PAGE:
“We’d like to talk to him.” Daniela put a hand on her hip, the way she did when they were kids.
Cadie had to turn around so the receptionist wouldn’t see her smile.
The woman shook her head as she walked down the hall. “I’ve got a couple of women out here who insist on talking to you about some crime. I tried to get them to fill out a report.”
“What’s the problem?” a man’s voice said.
“They won’t say.” She sighed. “I’ll come interrupt you so you won’t be late.”
Daniela rolled her eyes at Cadie. “Does she think we can’t hear her?”
The sweat on Cadie’s skin grew clammy in the air-conditioning.
The clock above the receptionist’s desk ticked loudly. “Follow me.” The woman gestured to them.
Cadie had spent twenty-seven years pushing the story down, training her brain not to think about it. She had bitten the inside of her cheek, dug her nails into the palms of her hands so often her nerves were numb to the distractions. As she walked down the corridor in the police station, the past clawed its way up her throat, demanding to be spoken.
The door to the deputy chief’s office stood open. A tall man dressed in street clothes stood up and extended a hand to Daniela. “Come on in. I’m Deputy Chief Tierney.”
Daniela shook his hand. “I’m Daniela.”
Cadie hung in the doorway. One more step and there would be no going back.
“Can we close the door?” Daniela said.
Daniela looked at Cadie and tilted her head, urging her to come in. The receptionist hovered in the doorway.
“Whatever makes you comfortable,” the officer said.
The receptionist shrugged and closed the door, forcing Cadie inside the room.
“We have information about the remains the fire crews uncovered,” Daniela said before Cadie had a chance to sit down.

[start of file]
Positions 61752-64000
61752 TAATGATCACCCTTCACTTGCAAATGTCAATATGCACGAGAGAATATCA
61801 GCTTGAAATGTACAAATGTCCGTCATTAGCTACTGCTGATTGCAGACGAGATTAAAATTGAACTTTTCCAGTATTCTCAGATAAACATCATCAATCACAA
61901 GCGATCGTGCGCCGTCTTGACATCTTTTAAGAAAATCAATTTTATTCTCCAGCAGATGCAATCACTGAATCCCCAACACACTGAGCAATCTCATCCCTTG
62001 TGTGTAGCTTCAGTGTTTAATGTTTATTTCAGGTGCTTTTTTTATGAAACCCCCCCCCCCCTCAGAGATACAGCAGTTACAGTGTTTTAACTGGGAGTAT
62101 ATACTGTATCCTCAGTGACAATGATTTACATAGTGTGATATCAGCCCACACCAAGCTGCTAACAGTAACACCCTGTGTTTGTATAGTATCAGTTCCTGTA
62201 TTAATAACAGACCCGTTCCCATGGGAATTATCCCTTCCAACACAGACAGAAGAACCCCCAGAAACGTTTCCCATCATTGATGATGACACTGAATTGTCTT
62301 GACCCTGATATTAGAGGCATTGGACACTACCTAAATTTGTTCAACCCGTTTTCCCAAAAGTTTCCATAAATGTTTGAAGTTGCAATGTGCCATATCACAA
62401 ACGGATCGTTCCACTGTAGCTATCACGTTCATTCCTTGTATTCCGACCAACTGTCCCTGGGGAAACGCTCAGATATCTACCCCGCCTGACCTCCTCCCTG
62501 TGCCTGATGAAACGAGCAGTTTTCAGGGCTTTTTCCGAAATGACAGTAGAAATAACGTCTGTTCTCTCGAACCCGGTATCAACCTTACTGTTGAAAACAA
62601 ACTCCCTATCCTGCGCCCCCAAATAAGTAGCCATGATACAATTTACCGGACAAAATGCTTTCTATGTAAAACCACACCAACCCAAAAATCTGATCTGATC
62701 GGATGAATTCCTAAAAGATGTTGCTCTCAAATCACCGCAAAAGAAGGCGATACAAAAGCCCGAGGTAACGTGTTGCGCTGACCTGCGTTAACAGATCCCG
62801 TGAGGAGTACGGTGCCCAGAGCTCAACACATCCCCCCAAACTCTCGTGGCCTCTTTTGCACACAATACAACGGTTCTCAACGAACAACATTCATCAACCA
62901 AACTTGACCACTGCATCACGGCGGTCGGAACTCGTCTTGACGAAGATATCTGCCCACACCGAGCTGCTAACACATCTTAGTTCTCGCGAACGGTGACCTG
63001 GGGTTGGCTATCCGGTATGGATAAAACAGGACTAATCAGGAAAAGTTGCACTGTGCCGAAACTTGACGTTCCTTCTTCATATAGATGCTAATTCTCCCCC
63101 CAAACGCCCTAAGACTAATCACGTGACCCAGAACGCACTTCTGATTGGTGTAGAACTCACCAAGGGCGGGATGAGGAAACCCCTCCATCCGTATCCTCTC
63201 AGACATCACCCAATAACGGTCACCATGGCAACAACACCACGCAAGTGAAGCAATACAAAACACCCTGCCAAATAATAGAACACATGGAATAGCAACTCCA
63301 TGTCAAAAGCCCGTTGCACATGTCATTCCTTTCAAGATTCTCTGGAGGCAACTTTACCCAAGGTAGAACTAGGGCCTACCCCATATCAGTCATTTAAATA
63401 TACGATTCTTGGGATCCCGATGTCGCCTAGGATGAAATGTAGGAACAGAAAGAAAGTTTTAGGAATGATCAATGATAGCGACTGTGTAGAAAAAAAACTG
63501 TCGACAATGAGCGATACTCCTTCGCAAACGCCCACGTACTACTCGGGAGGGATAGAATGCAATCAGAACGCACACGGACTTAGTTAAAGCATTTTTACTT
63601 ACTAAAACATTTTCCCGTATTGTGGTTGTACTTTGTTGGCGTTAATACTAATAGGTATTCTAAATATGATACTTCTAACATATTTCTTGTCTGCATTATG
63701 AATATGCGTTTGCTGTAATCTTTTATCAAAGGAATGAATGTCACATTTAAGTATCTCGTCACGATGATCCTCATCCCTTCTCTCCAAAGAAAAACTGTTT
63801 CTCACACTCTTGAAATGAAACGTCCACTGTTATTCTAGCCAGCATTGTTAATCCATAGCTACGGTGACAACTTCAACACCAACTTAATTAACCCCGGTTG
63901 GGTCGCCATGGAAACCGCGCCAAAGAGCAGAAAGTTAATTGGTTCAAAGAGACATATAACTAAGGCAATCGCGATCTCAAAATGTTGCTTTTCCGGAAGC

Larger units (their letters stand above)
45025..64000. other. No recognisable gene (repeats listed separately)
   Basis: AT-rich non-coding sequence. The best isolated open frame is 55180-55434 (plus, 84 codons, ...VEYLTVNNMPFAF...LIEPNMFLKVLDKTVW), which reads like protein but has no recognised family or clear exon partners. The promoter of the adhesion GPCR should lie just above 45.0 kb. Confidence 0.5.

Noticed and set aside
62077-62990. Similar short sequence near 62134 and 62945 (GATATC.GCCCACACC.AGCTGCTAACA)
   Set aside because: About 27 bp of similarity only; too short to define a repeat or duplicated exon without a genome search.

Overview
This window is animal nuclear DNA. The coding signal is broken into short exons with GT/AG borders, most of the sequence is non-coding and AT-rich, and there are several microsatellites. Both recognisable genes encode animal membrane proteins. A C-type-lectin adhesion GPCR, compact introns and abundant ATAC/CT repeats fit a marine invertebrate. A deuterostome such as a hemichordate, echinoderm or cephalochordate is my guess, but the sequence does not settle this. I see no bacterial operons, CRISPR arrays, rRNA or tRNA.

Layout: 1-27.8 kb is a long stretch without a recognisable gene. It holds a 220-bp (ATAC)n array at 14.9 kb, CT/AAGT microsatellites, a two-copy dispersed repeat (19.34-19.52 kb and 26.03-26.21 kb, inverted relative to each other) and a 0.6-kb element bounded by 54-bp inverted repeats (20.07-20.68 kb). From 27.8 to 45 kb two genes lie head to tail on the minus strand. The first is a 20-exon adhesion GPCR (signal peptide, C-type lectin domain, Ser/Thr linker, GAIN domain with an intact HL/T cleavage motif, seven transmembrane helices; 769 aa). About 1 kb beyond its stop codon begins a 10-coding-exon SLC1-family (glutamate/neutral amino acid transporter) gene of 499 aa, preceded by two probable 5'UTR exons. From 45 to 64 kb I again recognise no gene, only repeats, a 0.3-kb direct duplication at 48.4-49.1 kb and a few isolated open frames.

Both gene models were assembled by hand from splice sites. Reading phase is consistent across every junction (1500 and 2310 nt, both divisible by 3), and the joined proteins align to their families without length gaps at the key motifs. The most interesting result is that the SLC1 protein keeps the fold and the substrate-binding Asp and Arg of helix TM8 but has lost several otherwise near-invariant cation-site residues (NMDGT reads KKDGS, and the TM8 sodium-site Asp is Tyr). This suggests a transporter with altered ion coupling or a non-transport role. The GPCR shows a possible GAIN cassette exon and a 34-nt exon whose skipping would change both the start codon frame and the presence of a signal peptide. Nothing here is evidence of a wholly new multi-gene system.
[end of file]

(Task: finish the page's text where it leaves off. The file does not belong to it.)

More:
Officer Tierney shifted in his squeaky chair. The air conditioner whirred with dogged determination. Dried sweat pulled Cadie’s skin tight.
“It’s probably not what you think.” He picked up a pen and twisted the two ends apart until the spring popped out and bounced to the floor. He leaned over to pick it up.
Daniela motioned for Cadie to sit down next to her. Cadie walked over to the chair, but remained standing. She squeezed her throbbing fingertip, searching for a spike of pain to distract her.
“There’ve been a lot of rumors,” he said, his head still under the desk searching for the spring. “The remains have been out there a long time, decades it looks like, so I’m not sure what information you could have.”
“We lived here then. We remember it,” Daniela said. “And we know—”
The officer bumped his head on the desk.
Daniela prodded at the truth, she tugged on it, but froze. She pinched the bridge of her nose as if her head ached unbearably. Like the splinter in Cadie’s finger, the truth needed to come out, no matter how painful the extraction.
“We were there,” Cadie said. The words tore at her throat, although her voice barely rose above a whisper. “We know what happened, where it happened, and who did it.”
The officer sat upright and looked at Cadie. He leaned forward. Sweat glistened on his upper lip. The air conditioner cycled off, filling the room with a sudden silence, but for the tick, tick, tick of the wall clock.
“You were there.” He spoke so quietly, he could have been talking to himself. “Cadie.”
Copyright © 2021 by Julie Carrick Dalton
Pre-order your copy of Waiting for the Night Song—available January 12, 2021